Dr Ron Ehrlich [00:05:32] Get I would guess about 80% or 90%.


Dr Mark Horowitz [00:05:35] Okay, well, you’re a very well informed. Contestant on my show is the answer is 86% of people.


Dr Ron Ehrlich [00:05:41] 86%.


Dr Mark Horowitz [00:05:43] 80. Most of that is depression or anxiety. So by the age of 45, 70% of people will meet the criteria for major depressive disorder or generalised anxiety disorder. In other words, it’s more of us that, don’t you? There’s more of us than don’t than don’t.


Dr Ron Ehrlich [00:05:56] Doesn’t that speak to a much bigger issue, which I have been following professionally for over 40 years? And that is the business of medicine. I mean, the more people that can be diagnosed with the disease and then managed makes very good business sense. And, and one only has to look at the evidence because we are very evidence based. And the evidence shows us that the pharmaceutical industry is now with us, $1.5 trillion. And I would argue that the medical profession has been a very major facilitator of that growth.


Dr Mark Horowitz [00:06:31] Yes. So it’s been said that that the drug companies market conditions more than medications. Yeah, more than products because, you know, you cannot get a drug licensed for no reason. It has to be licensed for specific indication. So as an example, obesity was recently listed as an illness which has allowed different drugs to be licensed for. That’s why there’s been this huge outpouring of drugs for obesity. And so if you if you, you know, in the there’s a great example of this in England, I don’t know the Australian example as well, but I think it’s very similar in England. There was a, there was a education campaign called Defeat Depression. It ran through the 1990s and 2000. The message was for the public to tell them that feeling down and low was a medical condition. And you go, you should go see your doctors about it. The two major barriers to that they found out from the public was that the public believed that being depressed was caused by life circumstances, by divorce and illness, and that if there was any medication to be treated, to be used to treat depression, it would likely be dependence or addiction forming. And so the campaign set about dissuading the public from those two ideas. They told them that no feeling down was an illness called depression. It wasn’t about life. It might be precipitated by life. But it wasn’t just about life. It wasn’t just sadness. And two, that medications for depression would not be dependent, so it would be easy to stop. That campaign was fronted by the Royal College of General Practice and Psychiatry, but it was funded by the drug companies, and it went from the beginning of that campaign. I think there were about 3 in 100 people were given antidepressants. By the end of the campaign, 1 in 6 of the public was given antidepressants. So it was a huge boon for drug companies. The expansion of the market was by 500%. And now we exist in that in the world created by that education program that, you know, that our moods, our illnesses and that medications are, you know, because it’s a medical condition with a chemical cause that a chemical solution makes sense. And so we we are we are living in a, you know, vastly over medicalized world. And that message was delivered as you, as you’ve indicated by the medical profession, because in many ways it expands their power as well, because, of course, you know, the key, the key, the USP, the unique selling point of a of, of psychiatry is that it offers medication for, for, you know, for emotions.


Dr Ron Ehrlich [00:08:47] For a diagnosable.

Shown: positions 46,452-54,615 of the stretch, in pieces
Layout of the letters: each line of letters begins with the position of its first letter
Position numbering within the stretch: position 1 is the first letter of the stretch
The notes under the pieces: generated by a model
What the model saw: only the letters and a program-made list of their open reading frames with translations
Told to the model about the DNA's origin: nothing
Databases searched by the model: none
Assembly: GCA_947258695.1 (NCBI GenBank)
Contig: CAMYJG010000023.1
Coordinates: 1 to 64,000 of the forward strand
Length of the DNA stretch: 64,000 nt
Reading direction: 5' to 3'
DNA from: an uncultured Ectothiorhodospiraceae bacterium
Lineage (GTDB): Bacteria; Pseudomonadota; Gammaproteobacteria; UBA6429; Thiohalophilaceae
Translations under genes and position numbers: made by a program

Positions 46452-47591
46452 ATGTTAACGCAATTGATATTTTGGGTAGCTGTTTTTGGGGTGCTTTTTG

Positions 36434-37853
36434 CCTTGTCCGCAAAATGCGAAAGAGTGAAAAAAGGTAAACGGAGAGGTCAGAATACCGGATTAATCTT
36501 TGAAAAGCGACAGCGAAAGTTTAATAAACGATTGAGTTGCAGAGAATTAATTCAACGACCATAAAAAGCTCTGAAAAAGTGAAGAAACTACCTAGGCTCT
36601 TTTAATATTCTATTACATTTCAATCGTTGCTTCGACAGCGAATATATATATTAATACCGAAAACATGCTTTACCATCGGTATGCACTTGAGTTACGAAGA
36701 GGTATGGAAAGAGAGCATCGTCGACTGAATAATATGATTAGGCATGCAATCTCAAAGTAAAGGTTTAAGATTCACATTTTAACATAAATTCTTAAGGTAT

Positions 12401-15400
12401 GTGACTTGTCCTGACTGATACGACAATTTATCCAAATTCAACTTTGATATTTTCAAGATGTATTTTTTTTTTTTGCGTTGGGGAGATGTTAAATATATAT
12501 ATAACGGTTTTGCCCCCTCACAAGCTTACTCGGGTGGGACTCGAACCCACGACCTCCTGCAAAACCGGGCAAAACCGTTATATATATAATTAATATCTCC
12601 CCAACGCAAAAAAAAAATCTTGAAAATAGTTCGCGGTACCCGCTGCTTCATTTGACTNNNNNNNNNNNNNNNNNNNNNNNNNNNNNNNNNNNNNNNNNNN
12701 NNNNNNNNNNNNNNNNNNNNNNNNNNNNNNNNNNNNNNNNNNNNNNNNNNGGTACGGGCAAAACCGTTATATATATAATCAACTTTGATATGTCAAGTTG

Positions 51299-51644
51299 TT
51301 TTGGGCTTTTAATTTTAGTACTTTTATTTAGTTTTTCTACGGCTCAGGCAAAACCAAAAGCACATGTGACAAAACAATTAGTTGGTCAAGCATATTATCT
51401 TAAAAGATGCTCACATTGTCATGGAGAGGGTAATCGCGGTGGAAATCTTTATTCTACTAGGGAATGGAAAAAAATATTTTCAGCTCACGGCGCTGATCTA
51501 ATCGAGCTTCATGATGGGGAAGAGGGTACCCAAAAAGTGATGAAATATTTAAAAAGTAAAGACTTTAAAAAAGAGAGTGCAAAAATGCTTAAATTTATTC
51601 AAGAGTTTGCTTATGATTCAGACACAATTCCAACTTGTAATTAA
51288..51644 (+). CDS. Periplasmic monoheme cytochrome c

Dr Mark Horowitz [00:08:48] Illness, for diagnosable. Who knows? Exactly.


Dr Ron Ehrlich [00:08:50] Yeah. Well, I had the pleasure of interviewing, Doctor Martin Whiteley, who’s written a wonderful book called Overprescribing Madness. And I will actually release rereleased that episode in the same week that this has come out. So for our listeners, they can listen to that in the coming week. But but Martin pointed out, and I might say that to read his book online, the last 60 pages, have got references hyperlinked to the reference. So you want to read evidence? There it is. He shared with me that 95% of antidepressants are prescribed by GP’s and that, they are. And considering the average appointment time for a GP consultation is 10 to 15 minutes. Now, Mark, you’re a psychiatrist. I’m fairly certain that your appointments to get into the mental health of your patients wouldn’t get very far in 10 to 15 minutes. Am I right in saying that? I mean.


Dr Mark Horowitz [00:09:46] You’re want I think I don’t know if it’s 95% or 85%, but you’re definitely right. It’s definitely the vast majority of medications is prescribed by GP’s. That’s true. You’re right. The GP appointments are short. I mean what what has been you know, I don’t blame GP. Sometimes people think that I’m blaming GP’s. I don’t at all. They’re just doing what the system is forcing them to do. You know, I think GP’s are incredibly difficult position because all of the, all the problems with modern society are washing into their waiting room. So they are being they are being forced to deal with a product of poverty, of inequality, of, you know, job problems, relationship issues. It’s all on their on their desks. So they’re in a very tough position. And given given that, you know, I think a lot of them reach for a prescribing pad because there’s not a lot else you can do in ten, 15 minutes. I do think those are you know, they’re going to be superficial assessments. You’re right. I guess one of the one of the advantages of being in psychiatry is you have more time to assess people, to understand what. What you know, what the context of their lives are. You know, I do think that because we have medicalized these conditions, people think it’s the same as treating blood pressure. You know, because you can treat blood pressure in 10 to 15 minutes. You know, someone has high blood pressure. There’s a medication for it. There’s a there’s a guideline. You follow the guideline. I don’t think I don’t think depression or anxiety really fits into the same box as as as as as that. It’s not as neat. It’s much more connected to people’s lives. And I think that putting it in this kind of medical machinery has created this overprescribing, culture that we live in at the moment.